Project

SPRINZ Rugby Codes Research Group

Goal: Aims
Bring together expertise that integrates areas of sport research (injury prevention, strength & conditioning, sport technology, coaching, psychology, physiology, performance analysis, leadership, management).
Offer leading edge design and development solutions to rugby organisations, teams and players around the world.

The Rugby Codes Research Group (RCRG) was established in February 2010 based on the prior work in rugby related research of Professors Patria Hume and Will Hopkins and their postgraduate students – specifically Dr Ken Quarrie, Dr Simon Gianotti and Dr Doug King. Although injury prevention and strength and conditioning (S&C) was the original focus, the advent of the Rugby Codes Interdisciplinary Research Group means areas such as coaching, psychology, performance analysis, management and business are now included.
This exciting integrated approach means that knowledge across research areas will be combined allowing effective holistic advancement of practice within the rugby codes. The group includes members from undergraduate to professorial level and national and international collaborators. The group has a diverse team that includes epidemiologists, biomechanists, physiotherapists, medical doctors, an emergency nurse, professors, senior lecturers, lecturers as well as PhD, Masters, undergraduate exchange and BSR cooperative students.

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Project log

Patria Hume
added a research item
Objectives To evaluate the clinical utility of tactile somatosensory assessments to assist clinicians in diagnosing sport-related mild traumatic brain injury (SR-mTBI), classifying recovery trajectory based on performance at initial clinical assessment, and determining if neurophysiological recovery coincided with clinical recovery. Research Design Prospective cohort study with normative controls. Methods At admission ( n = 79) and discharge ( n = 45/79), SR-mTBI patients completed the SCAT-5 symptom scale, along with the following three components from the Cortical Metrics Brain Gauge somatosensory assessment (BG-SA): temporal order judgement (TOJ), TOJ with confounding condition (TOJc), and duration discrimination (DUR). To assist SR-mTBI diagnosis on admission, BG-SA performance was used in logistic regression to discriminate cases belonging to the SR-mTBI sample or a healthy reference sample (pooled BG-SA data for healthy participants in previous studies). Decision trees evaluated how accurately BG-SA performance classified SR-mTBI recovery trajectories. Results BG-SA TOJ, TOJc, and DUR poorly discriminated between cases belonging to the SR-mTBI sample or a healthy reference sample (0.54–0.70 AUC, 47.46–64.71 PPV, 48.48–61.11 NPV). The BG-SA evaluated did not accurately classify SR-mTBI recovery trajectories (> 14-day resolution 48%, ≤14–day resolution 54%, lost to referral/follow-up 45%). Mann-Whitney U tests revealed differences in BG-SA TOJc performance between SR-mTBI participants and the healthy reference sample at initial clinical assessment and at clinical recovery ( p < 0.05). Conclusions BG-SA TOJ, TOJc, and DUR appear to have limited clinical utility to assist clinicians with diagnosing SR-mTBI or predicting recovery trajectories under ecologically valid conditions. Neurophysiological abnormalities persisted beyond clinical recovery given abnormal BG-SA TOJc performance observed when SR-mTBI patients achieved clinical recovery.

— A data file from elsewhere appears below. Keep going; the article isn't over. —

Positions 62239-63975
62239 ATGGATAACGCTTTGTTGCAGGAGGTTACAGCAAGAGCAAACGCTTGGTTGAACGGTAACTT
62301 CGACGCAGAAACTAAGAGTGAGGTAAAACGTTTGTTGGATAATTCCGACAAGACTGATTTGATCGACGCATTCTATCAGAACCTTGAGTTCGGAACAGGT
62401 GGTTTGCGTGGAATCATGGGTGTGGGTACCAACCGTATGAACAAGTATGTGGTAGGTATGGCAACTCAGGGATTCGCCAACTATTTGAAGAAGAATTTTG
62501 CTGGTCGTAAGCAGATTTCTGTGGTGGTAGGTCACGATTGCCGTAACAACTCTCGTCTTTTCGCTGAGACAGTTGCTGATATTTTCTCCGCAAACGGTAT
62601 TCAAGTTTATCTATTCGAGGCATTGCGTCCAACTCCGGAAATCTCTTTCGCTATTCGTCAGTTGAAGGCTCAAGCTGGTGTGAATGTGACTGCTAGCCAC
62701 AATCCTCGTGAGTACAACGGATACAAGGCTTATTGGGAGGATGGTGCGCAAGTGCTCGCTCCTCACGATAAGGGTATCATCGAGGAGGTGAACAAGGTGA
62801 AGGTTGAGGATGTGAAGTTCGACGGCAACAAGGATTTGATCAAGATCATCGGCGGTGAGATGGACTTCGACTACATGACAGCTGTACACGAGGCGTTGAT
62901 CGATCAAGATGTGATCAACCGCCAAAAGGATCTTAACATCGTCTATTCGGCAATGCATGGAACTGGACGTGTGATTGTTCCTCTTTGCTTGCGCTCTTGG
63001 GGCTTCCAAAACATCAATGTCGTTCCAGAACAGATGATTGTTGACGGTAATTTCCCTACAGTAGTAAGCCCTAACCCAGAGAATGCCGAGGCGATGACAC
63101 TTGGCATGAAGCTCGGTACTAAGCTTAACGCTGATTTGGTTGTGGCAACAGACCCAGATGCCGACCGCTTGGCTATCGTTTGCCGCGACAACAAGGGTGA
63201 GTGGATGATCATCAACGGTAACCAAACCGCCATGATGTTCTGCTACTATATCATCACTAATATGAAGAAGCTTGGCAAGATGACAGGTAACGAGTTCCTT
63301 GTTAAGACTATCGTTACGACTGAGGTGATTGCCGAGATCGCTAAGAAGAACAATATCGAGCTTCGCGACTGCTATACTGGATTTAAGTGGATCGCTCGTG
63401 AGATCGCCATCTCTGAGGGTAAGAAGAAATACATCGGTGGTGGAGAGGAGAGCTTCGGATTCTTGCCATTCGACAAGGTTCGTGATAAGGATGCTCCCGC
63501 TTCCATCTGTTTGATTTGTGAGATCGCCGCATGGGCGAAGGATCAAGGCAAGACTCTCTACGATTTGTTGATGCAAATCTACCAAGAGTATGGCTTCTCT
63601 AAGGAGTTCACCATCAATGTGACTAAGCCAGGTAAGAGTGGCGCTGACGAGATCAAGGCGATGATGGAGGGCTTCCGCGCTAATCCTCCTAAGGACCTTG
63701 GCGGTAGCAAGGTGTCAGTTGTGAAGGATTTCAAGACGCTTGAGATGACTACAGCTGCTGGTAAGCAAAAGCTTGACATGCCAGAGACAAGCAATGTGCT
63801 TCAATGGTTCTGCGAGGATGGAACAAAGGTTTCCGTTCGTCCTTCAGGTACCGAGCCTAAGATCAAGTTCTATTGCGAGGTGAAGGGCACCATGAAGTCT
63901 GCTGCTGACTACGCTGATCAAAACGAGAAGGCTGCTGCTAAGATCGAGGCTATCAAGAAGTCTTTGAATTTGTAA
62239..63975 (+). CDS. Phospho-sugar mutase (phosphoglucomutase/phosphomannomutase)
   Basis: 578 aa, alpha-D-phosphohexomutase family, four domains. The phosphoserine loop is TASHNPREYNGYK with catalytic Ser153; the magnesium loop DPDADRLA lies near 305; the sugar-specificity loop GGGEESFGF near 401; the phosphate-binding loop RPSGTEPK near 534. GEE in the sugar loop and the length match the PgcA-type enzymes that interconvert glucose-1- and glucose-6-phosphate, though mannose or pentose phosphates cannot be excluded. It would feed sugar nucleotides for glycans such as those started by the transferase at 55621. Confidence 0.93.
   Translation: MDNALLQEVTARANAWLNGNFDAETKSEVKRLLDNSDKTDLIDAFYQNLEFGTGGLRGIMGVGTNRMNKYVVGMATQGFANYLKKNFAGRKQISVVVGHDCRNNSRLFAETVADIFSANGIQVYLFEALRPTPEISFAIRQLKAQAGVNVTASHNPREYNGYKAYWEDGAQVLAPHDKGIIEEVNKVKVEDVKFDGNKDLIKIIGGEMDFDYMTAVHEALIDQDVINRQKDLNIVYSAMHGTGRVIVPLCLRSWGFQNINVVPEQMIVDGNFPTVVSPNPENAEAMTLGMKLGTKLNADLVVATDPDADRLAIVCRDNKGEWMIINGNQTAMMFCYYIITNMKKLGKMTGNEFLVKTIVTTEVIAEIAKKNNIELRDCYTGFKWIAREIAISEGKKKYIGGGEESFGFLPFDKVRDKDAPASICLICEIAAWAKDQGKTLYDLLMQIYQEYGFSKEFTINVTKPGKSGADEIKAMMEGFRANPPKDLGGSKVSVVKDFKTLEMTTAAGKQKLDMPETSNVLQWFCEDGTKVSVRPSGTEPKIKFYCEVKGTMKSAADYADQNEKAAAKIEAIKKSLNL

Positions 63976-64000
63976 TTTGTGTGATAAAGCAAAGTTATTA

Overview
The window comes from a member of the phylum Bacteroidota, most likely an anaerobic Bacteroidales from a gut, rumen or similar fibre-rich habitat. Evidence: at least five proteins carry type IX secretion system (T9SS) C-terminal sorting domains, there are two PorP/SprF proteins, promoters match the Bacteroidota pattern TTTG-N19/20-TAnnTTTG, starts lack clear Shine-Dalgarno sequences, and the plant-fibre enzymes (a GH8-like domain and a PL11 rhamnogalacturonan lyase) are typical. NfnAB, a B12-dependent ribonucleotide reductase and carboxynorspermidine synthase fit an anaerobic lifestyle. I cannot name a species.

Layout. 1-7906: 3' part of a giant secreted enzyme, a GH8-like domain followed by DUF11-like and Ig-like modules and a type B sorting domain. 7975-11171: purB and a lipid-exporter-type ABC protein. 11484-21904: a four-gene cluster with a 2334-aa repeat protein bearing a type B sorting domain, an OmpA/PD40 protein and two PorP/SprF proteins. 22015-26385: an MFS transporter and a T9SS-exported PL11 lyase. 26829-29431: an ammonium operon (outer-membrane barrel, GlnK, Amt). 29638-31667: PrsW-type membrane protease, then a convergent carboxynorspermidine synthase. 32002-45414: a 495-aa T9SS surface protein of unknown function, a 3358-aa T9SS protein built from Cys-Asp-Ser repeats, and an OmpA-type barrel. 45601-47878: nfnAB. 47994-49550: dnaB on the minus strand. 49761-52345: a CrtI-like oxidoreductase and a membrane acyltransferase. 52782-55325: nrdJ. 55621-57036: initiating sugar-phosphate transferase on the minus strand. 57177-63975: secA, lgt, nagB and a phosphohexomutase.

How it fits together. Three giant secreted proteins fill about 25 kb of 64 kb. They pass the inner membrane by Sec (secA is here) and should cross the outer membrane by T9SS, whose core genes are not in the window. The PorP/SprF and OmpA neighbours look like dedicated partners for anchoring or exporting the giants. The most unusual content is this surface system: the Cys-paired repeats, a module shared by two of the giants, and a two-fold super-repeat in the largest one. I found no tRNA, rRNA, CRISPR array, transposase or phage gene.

Patria Hume
added a project goal
Aims
Bring together expertise that integrates areas of sport research (injury prevention, strength & conditioning, sport technology, coaching, psychology, physiology, performance analysis, leadership, management).
Offer leading edge design and development solutions to rugby organisations, teams and players around the world.
The Rugby Codes Research Group (RCRG) was established in February 2010 based on the prior work in rugby related research of Professors Patria Hume and Will Hopkins and their postgraduate students – specifically Dr Ken Quarrie, Dr Simon Gianotti and Dr Doug King. Although injury prevention and strength and conditioning (S&C) was the original focus, the advent of the Rugby Codes Interdisciplinary Research Group means areas such as coaching, psychology, performance analysis, management and business are now included.
This exciting integrated approach means that knowledge across research areas will be combined allowing effective holistic advancement of practice within the rugby codes. The group includes members from undergraduate to professorial level and national and international collaborators. The group has a diverse team that includes epidemiologists, biomechanists, physiotherapists, medical doctors, an emergency nurse, professors, senior lecturers, lecturers as well as PhD, Masters, undergraduate exchange and BSR cooperative students.